Education and Training Requirements
Many states require that nail technicians be high school graduates, although a few states require only an eighth- or tenth-grade education. If you are interested in becoming a nail technician, consider taking health and anatomy classes in high school. These classes will give you a basis for understanding skin and nail conditions. Since many nail technicians are self-employed, you may benefit from taking business classes that teach you how a successful business is run. Take art classes, such as painting, drawing, or sculpting, which will allow you to work with your hands and develop a sense of color and design. Finally, do not forget to take English or communication classes. These courses will help you hone your speaking and writing skills, which you will need when dealing with the public. Some high schools with vocational programs may offer cosmetology courses. Such courses may include the study of bacteriology, sanitation, and mathematics. These specialized courses can be helpful in preparing students for their future work. You will need to check with your high school about the availability of such a vocational program.
Your next step on the road to becoming a nail technician is to attend a cosmetology or nail school. Some states have schools specifically for nail technician training; in other states, the course work must be completed within the context of a full cosmetology program. Nail technology courses generally require between 100 and 600 clock hours of training, but requirements can vary widely from state to state. Make sure the school you choose to attend will allow you to meet the educational requirements of the state in which you hope to work. When the required course work has been completed, the student must pass an examination that usually includes a written test and a practical examination to demonstrate mastery of required skills. A health certificate is sometimes required.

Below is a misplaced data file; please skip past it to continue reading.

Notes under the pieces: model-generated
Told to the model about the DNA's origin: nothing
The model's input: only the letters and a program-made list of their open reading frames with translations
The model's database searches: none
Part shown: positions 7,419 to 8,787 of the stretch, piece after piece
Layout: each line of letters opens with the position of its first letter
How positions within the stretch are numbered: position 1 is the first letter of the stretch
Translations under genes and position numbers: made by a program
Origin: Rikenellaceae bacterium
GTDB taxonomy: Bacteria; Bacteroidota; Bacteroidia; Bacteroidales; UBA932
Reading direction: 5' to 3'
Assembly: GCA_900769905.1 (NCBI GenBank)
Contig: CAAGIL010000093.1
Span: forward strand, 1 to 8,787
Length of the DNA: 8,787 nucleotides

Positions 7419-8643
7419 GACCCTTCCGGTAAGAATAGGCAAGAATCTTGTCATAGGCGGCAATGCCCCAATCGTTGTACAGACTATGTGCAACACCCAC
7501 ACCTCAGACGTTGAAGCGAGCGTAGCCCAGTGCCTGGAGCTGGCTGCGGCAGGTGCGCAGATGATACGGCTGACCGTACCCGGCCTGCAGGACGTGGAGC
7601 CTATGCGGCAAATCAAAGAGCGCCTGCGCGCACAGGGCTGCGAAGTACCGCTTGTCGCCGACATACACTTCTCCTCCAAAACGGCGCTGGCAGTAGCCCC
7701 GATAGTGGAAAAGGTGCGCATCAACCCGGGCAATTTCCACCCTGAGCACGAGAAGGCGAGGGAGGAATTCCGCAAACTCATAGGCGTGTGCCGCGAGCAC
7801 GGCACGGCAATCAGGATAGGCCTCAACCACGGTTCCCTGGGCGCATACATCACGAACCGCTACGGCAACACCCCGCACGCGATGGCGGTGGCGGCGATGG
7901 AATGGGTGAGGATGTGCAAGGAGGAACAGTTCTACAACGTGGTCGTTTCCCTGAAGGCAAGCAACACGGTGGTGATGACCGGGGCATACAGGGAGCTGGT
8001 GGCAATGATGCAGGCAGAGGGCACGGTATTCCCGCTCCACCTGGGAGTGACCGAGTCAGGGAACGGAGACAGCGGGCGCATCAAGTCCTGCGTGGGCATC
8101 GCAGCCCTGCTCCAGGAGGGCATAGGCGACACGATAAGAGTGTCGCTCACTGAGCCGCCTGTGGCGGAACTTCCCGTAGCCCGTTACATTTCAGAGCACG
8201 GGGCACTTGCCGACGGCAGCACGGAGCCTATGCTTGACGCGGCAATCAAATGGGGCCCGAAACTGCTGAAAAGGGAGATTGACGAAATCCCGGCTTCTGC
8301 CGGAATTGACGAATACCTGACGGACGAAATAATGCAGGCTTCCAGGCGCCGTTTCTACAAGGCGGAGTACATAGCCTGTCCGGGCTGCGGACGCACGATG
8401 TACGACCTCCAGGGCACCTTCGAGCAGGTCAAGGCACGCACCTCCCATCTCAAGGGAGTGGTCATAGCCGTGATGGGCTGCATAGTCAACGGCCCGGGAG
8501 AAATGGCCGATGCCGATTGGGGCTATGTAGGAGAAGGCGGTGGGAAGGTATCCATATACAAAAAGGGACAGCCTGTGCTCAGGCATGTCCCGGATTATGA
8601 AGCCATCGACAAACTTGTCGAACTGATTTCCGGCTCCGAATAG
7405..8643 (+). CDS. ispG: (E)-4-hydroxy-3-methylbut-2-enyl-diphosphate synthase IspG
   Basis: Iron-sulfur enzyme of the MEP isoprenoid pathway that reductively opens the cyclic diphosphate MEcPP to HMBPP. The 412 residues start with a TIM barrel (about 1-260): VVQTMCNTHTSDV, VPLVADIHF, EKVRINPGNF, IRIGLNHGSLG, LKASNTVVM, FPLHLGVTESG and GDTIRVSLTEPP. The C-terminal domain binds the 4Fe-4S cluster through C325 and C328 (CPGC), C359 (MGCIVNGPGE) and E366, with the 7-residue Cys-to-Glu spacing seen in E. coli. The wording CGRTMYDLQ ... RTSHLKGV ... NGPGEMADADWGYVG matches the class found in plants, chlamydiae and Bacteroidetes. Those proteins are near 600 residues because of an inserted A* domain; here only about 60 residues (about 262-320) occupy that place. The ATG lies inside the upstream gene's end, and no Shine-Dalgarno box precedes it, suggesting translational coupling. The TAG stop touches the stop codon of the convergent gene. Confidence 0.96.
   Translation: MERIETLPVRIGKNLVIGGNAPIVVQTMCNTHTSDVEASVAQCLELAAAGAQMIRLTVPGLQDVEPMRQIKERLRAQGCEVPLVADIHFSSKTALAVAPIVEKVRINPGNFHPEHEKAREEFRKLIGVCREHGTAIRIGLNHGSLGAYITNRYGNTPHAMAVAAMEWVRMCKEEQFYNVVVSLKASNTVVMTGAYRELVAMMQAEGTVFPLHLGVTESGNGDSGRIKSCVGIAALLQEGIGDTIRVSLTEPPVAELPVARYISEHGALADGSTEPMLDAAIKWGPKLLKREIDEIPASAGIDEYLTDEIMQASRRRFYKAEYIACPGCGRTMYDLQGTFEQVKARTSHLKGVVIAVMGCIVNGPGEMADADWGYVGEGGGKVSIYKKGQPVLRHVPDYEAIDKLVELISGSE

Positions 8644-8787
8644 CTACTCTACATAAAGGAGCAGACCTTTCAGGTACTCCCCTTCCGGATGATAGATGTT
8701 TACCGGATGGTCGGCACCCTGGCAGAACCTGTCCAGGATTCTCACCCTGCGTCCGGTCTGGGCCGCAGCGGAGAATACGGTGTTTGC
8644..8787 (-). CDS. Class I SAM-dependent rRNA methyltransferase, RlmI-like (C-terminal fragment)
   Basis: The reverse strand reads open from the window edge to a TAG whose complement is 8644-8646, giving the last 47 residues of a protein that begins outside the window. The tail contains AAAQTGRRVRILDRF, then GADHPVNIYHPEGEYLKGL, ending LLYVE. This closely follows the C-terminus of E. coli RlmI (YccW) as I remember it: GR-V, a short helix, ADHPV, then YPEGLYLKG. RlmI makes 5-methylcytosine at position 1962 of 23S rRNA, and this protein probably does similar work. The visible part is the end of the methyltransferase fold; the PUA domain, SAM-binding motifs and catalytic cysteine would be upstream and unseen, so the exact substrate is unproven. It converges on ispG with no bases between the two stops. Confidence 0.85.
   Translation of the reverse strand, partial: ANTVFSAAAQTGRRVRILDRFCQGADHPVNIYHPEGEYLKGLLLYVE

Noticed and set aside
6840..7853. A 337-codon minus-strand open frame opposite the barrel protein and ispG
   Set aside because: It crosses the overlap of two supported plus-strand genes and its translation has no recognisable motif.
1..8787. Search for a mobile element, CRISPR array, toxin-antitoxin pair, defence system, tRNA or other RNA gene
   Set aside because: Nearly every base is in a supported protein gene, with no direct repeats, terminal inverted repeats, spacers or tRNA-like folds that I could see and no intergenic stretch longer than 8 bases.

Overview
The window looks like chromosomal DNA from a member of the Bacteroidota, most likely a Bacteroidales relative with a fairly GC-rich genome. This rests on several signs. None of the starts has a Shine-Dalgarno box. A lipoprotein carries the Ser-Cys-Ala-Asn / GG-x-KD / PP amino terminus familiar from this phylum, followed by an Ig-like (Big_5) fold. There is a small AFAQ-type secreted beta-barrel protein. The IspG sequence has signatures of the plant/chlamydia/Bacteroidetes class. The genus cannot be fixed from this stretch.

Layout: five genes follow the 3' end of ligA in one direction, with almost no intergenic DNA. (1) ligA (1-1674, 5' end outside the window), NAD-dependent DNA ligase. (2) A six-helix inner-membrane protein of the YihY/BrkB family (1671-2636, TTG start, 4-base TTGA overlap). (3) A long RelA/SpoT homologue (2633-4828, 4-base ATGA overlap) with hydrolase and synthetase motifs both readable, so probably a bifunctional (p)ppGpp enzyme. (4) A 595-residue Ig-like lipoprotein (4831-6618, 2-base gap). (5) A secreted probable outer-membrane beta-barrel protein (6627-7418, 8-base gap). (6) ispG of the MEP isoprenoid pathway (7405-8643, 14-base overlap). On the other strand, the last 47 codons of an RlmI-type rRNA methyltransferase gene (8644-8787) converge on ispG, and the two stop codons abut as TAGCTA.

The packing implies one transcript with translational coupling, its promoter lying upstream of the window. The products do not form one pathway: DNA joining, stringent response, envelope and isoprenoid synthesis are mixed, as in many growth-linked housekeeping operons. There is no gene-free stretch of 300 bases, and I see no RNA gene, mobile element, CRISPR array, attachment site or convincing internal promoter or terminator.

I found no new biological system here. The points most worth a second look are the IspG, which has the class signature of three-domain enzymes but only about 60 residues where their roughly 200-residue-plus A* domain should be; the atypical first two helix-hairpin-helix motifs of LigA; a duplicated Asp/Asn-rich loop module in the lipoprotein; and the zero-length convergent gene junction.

Course work in nail schools (or nail technician programs in cosmetology schools) reflects that students are expected to learn a great deal more than just manicuring; typical courses of study encompass a broad array of subjects, such as bacteriology, sanitation, and aseptic control procedures; diseases and disorders of the nail; anatomy (of the nails, hands, and feet); nail styling and artificial nail techniques; spa manicures and pedicures; aromatherapy; reflexology; state law; advertising and sales; and people skills. Course work also includes working on live models so that each student gains hands-on experience in each service studied.
Other Education or Training
The Pedicure Association and the Professional Beauty Association offer educational programs and webinars on various aspects of manicures and pedicures. Contact these organizations for more information.
Certification, Licensing, and Special Requirements
Certification or Licensing